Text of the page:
A lot of cis women do not, and cannot, have evidence of a regular menstrual cycle. And yet, society presumes that ‘women’ have periods. A woman who does not menstruate is liable to be read as a defective women, whether that’s because she is a transwoman, or because she is not as fertile (because of age, because of innate physical issues, because of the way her body has been treated). But that woman won’t escape the assumption that it is ‘women’ who have periods. That women won’t be excluded from the assumption she’s irrational because it’s ‘the time of the month’, or left out of a debate on whether or not she’s fertile. Those women should be entitled to observe the gendered paradigms that hurt them. Calling them ‘cissexist’ is really appalling.
I do find it telling that you have just shared a post about pregnancy as the root cause of oppression of ‘women’. Apparently, that is acceptable. So why is this situation different?
Sorry, I feel I’ve put that so combatively – but I was struggling to phase it. What bothers me is: why is it that experiences such as pregnancy are worthy of being discussed as an issue for ‘women,’ whereas issues such as menstruation are policed in this way? Surely, there will be many people who have much to say about pregnancy as a positive experience, and there will be hugely greater numbers of people who will have much to say about menstruation, miscarriage and similar as negative experiences. So why only police the speech of those in the latter category?
I don’t think I’m policing anyone’s speech, Lucy! I’m actually unsure what it is in my post that makes you think I’m doing that? I’m quite confused by these comments, which don’t really seem to be engaging with my post – which doesn’t in any way say that women’s reproductive capacity (one physical product of which its menstruation) is not a central root of their historic oppression. Because it is, and I’ve spoken and written about that on many occasions. But it is innately cissexist to assume that there is no category of men that can menstruate, given I know several men who do. These two points don’t cancel each other out. It’s entirely possible to recognise that menstruation – having a gestational body – is a primary reason for the oppression of women globally, and acknowledging that not all gestational bodies are women’s bodies. That latter acknowledgement doesn’t undermine the struggle of women to have their reproductive health valued, for instance.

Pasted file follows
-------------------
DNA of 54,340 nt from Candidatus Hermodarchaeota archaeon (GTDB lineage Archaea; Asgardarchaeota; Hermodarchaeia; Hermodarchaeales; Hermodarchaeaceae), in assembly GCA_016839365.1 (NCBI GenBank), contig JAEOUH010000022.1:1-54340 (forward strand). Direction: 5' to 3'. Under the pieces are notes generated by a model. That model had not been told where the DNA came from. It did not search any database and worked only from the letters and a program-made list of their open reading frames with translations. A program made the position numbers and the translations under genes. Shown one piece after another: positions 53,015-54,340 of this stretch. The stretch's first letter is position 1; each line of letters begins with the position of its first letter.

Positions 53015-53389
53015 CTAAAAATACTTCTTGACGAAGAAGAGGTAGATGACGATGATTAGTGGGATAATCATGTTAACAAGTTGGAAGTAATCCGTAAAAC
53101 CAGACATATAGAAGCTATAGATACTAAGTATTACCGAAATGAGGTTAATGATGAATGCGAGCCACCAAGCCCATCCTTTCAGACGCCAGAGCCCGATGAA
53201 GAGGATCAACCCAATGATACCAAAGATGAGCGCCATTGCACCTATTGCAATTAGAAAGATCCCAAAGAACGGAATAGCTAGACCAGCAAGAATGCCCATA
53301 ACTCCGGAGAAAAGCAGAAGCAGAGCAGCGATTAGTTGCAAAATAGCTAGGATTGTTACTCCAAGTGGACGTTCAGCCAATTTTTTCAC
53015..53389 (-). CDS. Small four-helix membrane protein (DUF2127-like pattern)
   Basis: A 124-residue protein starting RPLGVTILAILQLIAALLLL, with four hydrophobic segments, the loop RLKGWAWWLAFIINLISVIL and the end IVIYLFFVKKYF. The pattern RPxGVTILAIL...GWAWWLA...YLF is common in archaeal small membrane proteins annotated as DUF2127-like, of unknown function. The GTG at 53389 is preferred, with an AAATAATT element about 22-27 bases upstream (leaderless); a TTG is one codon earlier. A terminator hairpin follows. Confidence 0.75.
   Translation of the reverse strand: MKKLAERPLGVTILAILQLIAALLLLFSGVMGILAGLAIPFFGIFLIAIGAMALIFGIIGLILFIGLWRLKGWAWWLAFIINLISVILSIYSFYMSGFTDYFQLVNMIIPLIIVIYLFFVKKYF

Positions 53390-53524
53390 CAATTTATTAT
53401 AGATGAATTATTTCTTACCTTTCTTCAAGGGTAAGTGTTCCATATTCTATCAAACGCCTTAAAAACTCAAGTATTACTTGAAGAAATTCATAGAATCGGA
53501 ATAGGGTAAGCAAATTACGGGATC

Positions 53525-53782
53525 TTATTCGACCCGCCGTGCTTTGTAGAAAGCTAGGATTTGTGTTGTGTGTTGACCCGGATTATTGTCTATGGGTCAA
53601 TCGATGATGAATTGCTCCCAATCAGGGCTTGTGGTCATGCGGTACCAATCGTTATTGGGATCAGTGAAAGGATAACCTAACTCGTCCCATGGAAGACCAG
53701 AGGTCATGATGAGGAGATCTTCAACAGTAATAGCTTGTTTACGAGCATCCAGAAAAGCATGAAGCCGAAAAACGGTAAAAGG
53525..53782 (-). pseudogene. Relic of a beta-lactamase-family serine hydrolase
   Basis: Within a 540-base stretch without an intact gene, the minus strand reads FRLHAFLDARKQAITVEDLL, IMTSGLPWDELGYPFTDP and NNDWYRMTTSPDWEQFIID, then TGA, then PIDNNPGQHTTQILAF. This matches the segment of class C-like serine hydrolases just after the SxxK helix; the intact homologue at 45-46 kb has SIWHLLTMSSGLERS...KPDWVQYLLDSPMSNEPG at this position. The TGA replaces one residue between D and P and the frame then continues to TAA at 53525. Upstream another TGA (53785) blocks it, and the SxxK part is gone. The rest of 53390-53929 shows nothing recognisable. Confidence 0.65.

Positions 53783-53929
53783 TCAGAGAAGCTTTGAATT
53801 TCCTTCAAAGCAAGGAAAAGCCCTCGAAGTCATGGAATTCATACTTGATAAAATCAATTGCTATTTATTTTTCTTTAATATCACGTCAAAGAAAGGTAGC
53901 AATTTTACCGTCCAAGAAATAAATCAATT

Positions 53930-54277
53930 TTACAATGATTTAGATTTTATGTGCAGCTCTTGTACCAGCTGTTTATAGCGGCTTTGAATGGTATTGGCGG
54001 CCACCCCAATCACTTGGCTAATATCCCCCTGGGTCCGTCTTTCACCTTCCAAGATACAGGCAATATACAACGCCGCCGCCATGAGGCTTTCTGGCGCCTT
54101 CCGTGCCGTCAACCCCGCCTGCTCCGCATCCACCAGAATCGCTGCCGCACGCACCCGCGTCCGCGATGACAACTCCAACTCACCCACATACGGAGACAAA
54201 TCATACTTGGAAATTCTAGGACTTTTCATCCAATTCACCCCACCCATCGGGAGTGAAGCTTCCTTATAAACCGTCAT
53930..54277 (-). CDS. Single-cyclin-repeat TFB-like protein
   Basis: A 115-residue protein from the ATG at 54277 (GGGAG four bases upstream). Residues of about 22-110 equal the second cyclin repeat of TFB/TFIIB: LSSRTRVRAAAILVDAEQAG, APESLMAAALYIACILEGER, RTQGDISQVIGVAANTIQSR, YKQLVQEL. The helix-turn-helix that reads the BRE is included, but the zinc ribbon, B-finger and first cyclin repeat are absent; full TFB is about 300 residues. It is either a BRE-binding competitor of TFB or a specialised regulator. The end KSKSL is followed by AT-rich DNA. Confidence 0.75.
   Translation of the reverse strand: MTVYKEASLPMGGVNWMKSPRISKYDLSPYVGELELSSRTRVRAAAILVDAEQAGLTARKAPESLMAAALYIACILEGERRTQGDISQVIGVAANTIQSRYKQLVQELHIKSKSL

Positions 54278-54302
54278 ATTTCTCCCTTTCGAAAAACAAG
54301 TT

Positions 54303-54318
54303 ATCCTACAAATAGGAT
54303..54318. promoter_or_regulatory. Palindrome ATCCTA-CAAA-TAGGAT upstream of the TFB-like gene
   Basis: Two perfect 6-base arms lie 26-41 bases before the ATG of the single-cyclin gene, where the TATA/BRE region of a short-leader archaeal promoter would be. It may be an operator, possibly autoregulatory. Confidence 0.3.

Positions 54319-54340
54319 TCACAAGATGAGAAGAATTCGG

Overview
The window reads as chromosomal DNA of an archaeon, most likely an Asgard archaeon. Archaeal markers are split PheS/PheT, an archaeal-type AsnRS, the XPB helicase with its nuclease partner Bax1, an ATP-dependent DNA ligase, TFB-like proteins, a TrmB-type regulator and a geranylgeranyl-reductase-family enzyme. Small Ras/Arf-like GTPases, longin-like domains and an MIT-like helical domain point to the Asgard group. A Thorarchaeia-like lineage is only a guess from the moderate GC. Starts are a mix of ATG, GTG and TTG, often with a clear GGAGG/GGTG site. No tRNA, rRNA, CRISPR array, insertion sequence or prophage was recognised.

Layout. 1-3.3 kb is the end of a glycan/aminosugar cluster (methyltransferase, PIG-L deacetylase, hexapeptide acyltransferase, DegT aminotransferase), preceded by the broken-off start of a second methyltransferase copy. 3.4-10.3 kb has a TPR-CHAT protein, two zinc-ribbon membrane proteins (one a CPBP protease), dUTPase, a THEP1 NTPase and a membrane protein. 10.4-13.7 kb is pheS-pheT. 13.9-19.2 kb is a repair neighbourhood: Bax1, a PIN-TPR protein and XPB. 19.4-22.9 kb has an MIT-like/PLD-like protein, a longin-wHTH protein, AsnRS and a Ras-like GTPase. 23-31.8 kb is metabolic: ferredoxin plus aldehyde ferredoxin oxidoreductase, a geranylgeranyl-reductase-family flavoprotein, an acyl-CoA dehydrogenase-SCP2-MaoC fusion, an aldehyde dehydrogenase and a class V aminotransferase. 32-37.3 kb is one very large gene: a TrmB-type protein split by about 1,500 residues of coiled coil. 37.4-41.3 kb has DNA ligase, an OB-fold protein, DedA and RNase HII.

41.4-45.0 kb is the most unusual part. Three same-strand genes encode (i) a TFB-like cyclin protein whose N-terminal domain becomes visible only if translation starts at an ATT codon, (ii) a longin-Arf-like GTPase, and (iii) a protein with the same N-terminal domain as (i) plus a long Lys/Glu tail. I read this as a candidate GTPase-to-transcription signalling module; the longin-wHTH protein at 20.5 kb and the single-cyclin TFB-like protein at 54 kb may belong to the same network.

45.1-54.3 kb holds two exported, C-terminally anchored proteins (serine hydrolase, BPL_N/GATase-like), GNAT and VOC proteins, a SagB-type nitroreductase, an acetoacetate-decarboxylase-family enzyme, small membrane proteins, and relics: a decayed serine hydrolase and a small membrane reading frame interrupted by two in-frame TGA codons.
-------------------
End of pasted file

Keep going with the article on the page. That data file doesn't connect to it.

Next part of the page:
It seems to me that you are mostly reacting negatively to my use of the word cissexist , rather than the rest of the content of my post, as I didn’t call anybody in particular cissexist or identify any specific tweets in that way. I’m not sure who exactly I’m supposed to have done this to: “Those women should be entitled to observe the gendered paradigms that hurt them. Calling them ‘cissexist’ is really appalling”.
I don’t quite understand the response of Jeanne de Montbaston, who appears to be taking Meny Snoweballes to task, whilst actually taking issue with a position which neither this piece – nor the tweets from which it takes its lead – adopts. The above seems to me an intriguing historical vignette with thought-provoking implications – as the final paragraph demonstrates – for our understanding of the complexity of ‘othering’. I don’t see any advocacy for speech policing.
Thanks, Richard. I do hope I never try to police anybody’s speech – but that I do try to consider ways our historic patriarchal legacy is visible, sometimes in quite new forms, today.
I apologise if I am misunderstanding – and, I did say, I found this quite hard to articulate.
But, my issue was with you calling the ‘if men had periods’ meme ‘classic cissexism’.
I don’t follow how it is. And it seems to me that, if you call that ‘cissexism,’ but simultaneously post about pregnancy being a root cause of ‘women’s’ oppression, you’re encouraging a double standard, in which it’s ok for us to discuss pregnancy as an issue for women, but not for us to discuss periods as an issue for women.
The ‘if men had periods’ meme is not presuming that there is no category of men who have periods, is it? It’s attacking the social assumption that having periods is a feminine issue, something that a certain category of the population should just put up with. If you are a person who has periods but doesn’t identify as a woman, or a person who doesn’t have periods but identifies as a woman, you are liable to find this quite upsetting – but you can’t simply waive the structural oppression behind that social assumption.